Reading As Birth Control?
A six year study in Philadelphia following 12,339 seventh grade girls in the public school system found an inverse relationship between reading skills and the risk of teen pregnancy. Researchers looked at the girls’ reading tests scores and found that 21 percent of the girls who scored below average gave birth as teens compared to 12 percent and 5 percent of those with average and above average scores, respectively. Latino and Black girls were more likely to get pregnant as well as those living in poverty. Once these factors were accounted for, girls with below average reading scores were 2.5 more times likely to get pregnant. Teen pregnancy is a concern because pregnant teens and their babies often have more health issues and teen moms are more likely to drop out of high school.
Regardless of Parents’ Intellect
"Perhaps families with more books are more likely to emphasize education? It may have nothing to do with the books at all."
- Robert in the comments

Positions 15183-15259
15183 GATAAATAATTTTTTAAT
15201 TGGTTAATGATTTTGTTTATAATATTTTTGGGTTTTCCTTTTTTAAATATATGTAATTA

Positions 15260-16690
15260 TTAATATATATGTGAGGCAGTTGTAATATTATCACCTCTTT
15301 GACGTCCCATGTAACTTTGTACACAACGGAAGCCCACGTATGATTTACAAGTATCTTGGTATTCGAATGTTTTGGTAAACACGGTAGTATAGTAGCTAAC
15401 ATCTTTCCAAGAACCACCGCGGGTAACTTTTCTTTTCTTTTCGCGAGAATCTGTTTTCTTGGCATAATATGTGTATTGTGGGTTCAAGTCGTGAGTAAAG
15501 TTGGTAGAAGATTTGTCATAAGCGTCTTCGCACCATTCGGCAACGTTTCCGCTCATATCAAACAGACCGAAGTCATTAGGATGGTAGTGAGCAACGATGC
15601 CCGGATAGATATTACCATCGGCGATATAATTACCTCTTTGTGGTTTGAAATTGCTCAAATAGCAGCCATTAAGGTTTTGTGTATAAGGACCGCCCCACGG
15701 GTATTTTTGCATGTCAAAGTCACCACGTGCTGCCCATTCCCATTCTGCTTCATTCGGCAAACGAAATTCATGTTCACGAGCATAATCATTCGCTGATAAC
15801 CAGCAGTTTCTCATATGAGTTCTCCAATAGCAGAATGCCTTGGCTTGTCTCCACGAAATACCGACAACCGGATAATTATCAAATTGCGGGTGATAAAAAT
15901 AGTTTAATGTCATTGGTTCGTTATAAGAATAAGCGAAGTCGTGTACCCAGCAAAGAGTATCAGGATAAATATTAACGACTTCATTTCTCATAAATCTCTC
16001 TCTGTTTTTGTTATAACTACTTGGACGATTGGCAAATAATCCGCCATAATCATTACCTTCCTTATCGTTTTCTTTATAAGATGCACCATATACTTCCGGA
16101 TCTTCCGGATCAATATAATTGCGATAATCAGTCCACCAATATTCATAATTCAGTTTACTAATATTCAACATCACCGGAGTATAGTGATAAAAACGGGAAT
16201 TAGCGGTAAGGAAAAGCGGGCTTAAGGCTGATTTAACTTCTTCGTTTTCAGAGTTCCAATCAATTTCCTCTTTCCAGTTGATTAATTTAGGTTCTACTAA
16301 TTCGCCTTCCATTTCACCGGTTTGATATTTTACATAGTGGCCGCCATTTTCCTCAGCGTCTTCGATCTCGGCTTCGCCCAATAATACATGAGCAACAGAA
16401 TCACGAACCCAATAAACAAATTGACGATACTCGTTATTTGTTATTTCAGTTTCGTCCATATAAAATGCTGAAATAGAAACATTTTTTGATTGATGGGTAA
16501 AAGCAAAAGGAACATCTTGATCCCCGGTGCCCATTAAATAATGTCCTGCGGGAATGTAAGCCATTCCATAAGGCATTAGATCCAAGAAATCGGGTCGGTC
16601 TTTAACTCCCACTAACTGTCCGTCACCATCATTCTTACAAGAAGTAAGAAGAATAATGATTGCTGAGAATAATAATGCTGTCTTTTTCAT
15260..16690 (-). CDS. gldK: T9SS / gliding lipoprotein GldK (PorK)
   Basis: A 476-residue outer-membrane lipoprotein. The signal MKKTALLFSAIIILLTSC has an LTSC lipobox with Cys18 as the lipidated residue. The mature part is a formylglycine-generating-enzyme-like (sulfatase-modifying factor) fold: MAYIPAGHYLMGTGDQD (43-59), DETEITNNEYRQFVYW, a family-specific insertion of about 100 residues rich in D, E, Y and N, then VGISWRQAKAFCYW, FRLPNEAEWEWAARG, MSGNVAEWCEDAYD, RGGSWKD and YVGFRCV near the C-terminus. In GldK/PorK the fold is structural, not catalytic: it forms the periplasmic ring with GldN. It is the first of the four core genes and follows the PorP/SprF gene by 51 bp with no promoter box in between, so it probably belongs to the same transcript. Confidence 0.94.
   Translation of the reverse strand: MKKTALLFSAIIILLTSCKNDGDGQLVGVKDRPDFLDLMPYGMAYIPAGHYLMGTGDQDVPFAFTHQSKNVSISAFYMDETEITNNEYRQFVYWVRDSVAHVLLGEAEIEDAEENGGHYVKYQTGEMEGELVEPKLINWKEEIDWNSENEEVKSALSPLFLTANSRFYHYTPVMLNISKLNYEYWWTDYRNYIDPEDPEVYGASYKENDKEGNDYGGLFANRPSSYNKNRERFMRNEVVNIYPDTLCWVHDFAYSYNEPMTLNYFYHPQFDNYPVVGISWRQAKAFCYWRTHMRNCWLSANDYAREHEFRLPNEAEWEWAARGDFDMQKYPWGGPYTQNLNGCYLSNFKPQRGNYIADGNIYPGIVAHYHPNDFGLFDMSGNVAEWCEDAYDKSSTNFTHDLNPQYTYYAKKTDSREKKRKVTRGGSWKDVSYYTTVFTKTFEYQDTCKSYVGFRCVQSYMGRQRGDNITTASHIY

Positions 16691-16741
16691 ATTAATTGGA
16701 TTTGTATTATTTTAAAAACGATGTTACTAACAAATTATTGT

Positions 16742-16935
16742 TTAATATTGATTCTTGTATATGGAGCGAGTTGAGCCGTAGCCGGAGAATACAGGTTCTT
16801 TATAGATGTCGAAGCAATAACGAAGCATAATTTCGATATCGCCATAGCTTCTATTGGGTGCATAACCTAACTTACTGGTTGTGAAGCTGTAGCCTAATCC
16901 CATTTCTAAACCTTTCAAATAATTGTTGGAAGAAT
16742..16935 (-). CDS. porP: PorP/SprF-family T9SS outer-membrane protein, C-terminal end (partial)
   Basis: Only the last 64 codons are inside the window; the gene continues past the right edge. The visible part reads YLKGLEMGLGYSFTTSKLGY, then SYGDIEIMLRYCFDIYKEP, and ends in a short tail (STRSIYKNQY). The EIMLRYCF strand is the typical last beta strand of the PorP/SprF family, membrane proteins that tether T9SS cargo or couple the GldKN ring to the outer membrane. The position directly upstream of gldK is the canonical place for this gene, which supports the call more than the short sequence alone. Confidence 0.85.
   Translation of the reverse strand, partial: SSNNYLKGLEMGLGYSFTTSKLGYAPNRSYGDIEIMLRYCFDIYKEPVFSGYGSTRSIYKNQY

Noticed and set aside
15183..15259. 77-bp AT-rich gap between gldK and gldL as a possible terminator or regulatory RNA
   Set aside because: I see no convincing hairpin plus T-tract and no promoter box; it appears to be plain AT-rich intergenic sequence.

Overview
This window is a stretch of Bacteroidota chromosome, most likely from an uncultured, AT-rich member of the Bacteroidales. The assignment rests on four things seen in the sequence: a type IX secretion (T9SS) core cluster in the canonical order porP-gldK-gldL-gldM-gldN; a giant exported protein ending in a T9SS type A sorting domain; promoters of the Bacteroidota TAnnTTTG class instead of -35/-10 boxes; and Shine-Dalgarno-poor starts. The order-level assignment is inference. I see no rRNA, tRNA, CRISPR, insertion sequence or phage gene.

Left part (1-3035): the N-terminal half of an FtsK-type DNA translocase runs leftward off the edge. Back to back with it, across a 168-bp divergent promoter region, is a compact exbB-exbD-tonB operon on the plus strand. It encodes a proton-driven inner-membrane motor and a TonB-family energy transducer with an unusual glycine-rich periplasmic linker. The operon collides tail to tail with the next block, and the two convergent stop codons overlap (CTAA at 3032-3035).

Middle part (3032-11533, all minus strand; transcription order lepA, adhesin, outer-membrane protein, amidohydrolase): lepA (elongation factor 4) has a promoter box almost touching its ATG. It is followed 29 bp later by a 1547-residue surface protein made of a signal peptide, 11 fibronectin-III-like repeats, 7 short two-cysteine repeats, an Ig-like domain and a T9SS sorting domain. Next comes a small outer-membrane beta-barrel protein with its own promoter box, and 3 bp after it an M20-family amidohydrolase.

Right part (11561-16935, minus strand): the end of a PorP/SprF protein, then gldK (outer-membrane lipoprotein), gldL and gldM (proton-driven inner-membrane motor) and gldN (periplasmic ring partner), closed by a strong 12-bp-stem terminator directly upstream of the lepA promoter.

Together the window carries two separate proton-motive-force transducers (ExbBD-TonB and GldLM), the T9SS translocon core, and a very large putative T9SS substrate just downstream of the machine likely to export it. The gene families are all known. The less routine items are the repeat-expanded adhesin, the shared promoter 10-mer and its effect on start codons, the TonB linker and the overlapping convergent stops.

One of the strongest predictors of attaining higher education is having books in the home, according to sociologist Maria Evans, U of Nevada, who led a 20-year study to learn what helps children succeed. Evans found that it wasn’t necessarily parents’ levels of education that predict academic success. Books in the homes of even the barely literate were found to further a child’s education by an average of 3.2 years. In fact, children of parents with less education had more to gain by having books in their homes. Findings indicate that the more books in the home, the greater the gain, but even as few as 20 books can go a long way towards helping a child succeed academically. "You get a lot of 'bang for your book'," says Evans of this relatively inexpensive way to boost a child’s education.